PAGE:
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I have read the introductory sections of many books on Real Analysis and Topology, yet nowhere have I found an unbiased motivation for the notions of either topology or (topological) continuity.

The question then follows. If all we know is the notion of a metric on a set, and an open set in a metric space, then what is the motivation for developing the topological definition of continuity? That is, assuming no knowledge of the results that follow such a definition, assuming no notion of epsilon-delta definition, why would anyone say:

"Hmm. Maps for which the preimage of every open set is open are good maps! I shall define them as 'continuous'. Furthermore, I shall then focus on families of subsets that contain arbitrary unions and finite intersections of their members, as well as the null and the universe, and I shall call such families topologies. I shall treat them oh so specially because these sets are just like open sets in a metric space. Oh look, it leads ro some remarkable results!"

You may think this is a natural thing to invent because you are biased with all the knowledge about the results arising from such a notion. My deep curiosity is about plain, unspoiled intuition in a virgin world, and I hope you will help me by providing your pure motivation that is independent even from the elementary epsilon-delta concept.

Think about this: they say that "neighborhood" notion helps to generalize the notion of "closeness" between elements without any reliance on a distance. Yes, this makes a lot of sense. What I don't see is why we want these neighborhoods to bear the properties of open sets???

Added: My question have been closed. However, I would like to thank Qiaochu Yuan who was remarkably open and unbiased and directed us to a prior discussion on the exact topic of my question. (See link in comment section below.)

To all others who rushed to disqualify my question, I have just found the answer. There turned out to be, in fact, a motivation for defining a topology---a motivation that does not rely on any intuition powered by the experience with Euclidean Spaces. It relies only on the mental construct of generalized "closeness" between elements described by neighborhoods (subsets). It follows remarkably that to fully describe such "closeness", it suffices to look at those subsets that bear the properties of opens sets. Precisely the topology! A notion of continuity beautifully follows. What an insight. :) But oh well, the powerful ones of this forum feel that such an approach is unworthy. :)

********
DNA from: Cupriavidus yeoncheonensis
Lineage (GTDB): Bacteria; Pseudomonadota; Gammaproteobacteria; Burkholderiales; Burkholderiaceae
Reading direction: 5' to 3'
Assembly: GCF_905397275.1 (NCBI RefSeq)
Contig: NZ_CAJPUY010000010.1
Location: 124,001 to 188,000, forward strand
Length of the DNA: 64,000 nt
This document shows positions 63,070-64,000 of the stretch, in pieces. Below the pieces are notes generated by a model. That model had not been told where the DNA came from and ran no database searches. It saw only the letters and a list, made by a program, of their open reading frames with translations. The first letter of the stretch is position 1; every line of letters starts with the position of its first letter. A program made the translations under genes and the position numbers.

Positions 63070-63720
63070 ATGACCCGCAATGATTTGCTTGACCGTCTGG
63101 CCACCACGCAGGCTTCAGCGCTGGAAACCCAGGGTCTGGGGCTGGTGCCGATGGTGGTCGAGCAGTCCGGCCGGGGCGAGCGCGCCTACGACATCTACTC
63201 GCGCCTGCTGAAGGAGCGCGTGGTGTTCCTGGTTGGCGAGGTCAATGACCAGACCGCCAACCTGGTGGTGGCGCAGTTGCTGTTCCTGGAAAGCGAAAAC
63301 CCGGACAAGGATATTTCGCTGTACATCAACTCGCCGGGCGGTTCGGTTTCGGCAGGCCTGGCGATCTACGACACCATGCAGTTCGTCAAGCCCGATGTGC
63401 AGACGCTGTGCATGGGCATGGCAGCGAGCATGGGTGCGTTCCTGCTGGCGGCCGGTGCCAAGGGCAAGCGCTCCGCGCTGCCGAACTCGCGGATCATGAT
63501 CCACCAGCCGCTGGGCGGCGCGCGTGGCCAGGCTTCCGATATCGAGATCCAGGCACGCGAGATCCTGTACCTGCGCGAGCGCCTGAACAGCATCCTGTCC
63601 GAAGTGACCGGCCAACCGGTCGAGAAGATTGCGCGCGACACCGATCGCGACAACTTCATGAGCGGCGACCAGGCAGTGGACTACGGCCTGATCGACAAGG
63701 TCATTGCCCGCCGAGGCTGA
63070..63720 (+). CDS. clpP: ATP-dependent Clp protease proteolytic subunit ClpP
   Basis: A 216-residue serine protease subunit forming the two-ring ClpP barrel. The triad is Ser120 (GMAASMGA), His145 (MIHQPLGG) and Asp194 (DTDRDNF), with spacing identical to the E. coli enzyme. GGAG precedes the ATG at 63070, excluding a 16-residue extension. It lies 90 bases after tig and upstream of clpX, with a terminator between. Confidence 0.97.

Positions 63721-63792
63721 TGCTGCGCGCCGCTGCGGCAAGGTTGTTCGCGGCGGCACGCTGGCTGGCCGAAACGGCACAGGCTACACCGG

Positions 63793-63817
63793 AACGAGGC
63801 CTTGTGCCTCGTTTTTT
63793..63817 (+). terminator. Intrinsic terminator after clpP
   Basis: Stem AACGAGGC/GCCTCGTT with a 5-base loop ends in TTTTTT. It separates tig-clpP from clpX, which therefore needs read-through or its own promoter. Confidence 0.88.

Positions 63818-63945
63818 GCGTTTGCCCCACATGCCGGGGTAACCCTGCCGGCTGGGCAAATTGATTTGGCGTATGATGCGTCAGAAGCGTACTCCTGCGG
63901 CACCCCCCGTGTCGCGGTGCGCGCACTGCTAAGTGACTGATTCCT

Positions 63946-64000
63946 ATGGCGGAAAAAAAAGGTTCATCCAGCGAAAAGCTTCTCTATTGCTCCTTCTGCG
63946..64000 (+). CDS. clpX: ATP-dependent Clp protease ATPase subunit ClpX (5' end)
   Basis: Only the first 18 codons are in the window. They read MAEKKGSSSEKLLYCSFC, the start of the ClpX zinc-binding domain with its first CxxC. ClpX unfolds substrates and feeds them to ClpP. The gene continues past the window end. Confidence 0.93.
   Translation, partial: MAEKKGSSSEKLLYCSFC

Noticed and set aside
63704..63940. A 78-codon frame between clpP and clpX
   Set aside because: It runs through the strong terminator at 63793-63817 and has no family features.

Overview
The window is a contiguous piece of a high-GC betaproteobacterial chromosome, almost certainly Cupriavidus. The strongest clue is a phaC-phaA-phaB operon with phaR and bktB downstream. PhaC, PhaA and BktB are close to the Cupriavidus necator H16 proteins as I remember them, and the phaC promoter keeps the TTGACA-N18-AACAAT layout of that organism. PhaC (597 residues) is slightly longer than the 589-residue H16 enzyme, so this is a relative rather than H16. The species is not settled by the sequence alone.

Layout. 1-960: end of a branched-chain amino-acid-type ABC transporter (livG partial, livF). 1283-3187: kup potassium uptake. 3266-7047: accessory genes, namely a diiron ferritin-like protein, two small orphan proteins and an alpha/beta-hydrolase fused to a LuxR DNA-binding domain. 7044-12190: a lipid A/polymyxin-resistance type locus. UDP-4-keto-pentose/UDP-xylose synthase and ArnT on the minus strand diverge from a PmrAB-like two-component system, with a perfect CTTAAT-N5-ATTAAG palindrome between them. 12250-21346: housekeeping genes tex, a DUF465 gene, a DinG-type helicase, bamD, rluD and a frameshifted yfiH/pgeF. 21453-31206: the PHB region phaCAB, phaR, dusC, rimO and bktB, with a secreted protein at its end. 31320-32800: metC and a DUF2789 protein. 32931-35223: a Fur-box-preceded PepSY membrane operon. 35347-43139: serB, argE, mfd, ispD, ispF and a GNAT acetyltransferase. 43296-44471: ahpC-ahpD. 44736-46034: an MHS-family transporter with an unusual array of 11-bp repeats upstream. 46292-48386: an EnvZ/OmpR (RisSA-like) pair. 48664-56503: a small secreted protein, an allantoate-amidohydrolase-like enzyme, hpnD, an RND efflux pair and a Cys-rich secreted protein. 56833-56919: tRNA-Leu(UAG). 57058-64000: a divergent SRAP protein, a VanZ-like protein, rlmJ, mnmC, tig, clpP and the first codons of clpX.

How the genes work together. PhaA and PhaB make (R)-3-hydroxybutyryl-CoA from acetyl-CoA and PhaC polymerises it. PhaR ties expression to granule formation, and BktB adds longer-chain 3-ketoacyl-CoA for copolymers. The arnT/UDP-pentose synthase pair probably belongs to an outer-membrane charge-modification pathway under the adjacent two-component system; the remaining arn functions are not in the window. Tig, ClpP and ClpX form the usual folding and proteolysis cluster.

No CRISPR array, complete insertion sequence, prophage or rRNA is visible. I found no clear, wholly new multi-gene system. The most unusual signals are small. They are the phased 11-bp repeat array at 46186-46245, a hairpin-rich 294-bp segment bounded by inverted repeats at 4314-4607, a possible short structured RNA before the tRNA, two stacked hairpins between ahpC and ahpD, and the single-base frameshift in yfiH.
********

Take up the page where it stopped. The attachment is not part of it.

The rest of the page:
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closed as not constructive by Robin Chapman, Harry Gindi, Charles Siegel, Harald Hanche-Olsen, Yemon Choi Jul 1 '10 at 21:08

As it currently stands, this question is not a good fit for our Q&A format. We expect answers to be supported by facts, references, or expertise, but this question will likely solicit debate, arguments, polling, or extended discussion. If you feel that this question can be improved and possibly reopened, visit the help center for guidance.If this question can be reworded to fit the rules in the help center, please edit the question.

This is a strange question. You want us to motivate the most general notion of continuity without appealing to our intuition for spaces like R^n; however, that is precisely the correct motivation! Maybe some people will have other opinions, but I'm pretty sure that most mathematicians use specific and concrete things (like R^n) to motivate definitions and results concerning abstract things (like topological spaces). Why would you want to do otherwise? –  Andy Putman Jul 1 '10 at 20:21
But it IS the epsilon-delta. It's a theorem in $\epsilon-\delta$ theory of continuity that the inverse image of an open set is open. Then, at some point, you start to encounter geometric objects without obvious metrics...so you need a notion of continuity that doesn't require the metric. Thus, the theorem becomes the definition. –  Charles Siegel Jul 1 '10 at 20:26
Your question is strange because it seems to assume that concepts jump out of thing air, independently of examples. Quite the contrary: the notions of continuity is an abstraction of the observed fact that some of the functions people had interest were continuous. Continuous functions very much preceded the definition of continuity! –  Mariano Suárez-Alvarez Jul 1 '10 at 20:30
I think it would be a nice policy to start a count down before closing a question. This way a contributor would avoid loosing his/her time in writing a useless answer. –  Pietro Majer Jul 1 '10 at 21:14
-1 for the combination of florid style and snark. –  Yemon Choi Jul 2 '10 at 0:11

1 Answer 1

If you prefer, the "neighbourhoods" definition of continuity may be more intuitive: f is continuous if there are neighbourhoods of x whose images are contained in arbitrarily small neighbourhoods of f(x). Such functions are visibly "nice" in a metric space, since it amounts to saying that points sufficiently near x get mapped to points near f(x). Furthermore, neighbourhoods can be characterized without recourse to the metric because they clearly satisfy the unions / intersections definition for open sets, so that we can define continuity in terms of neighbourhoods without needing a metric.

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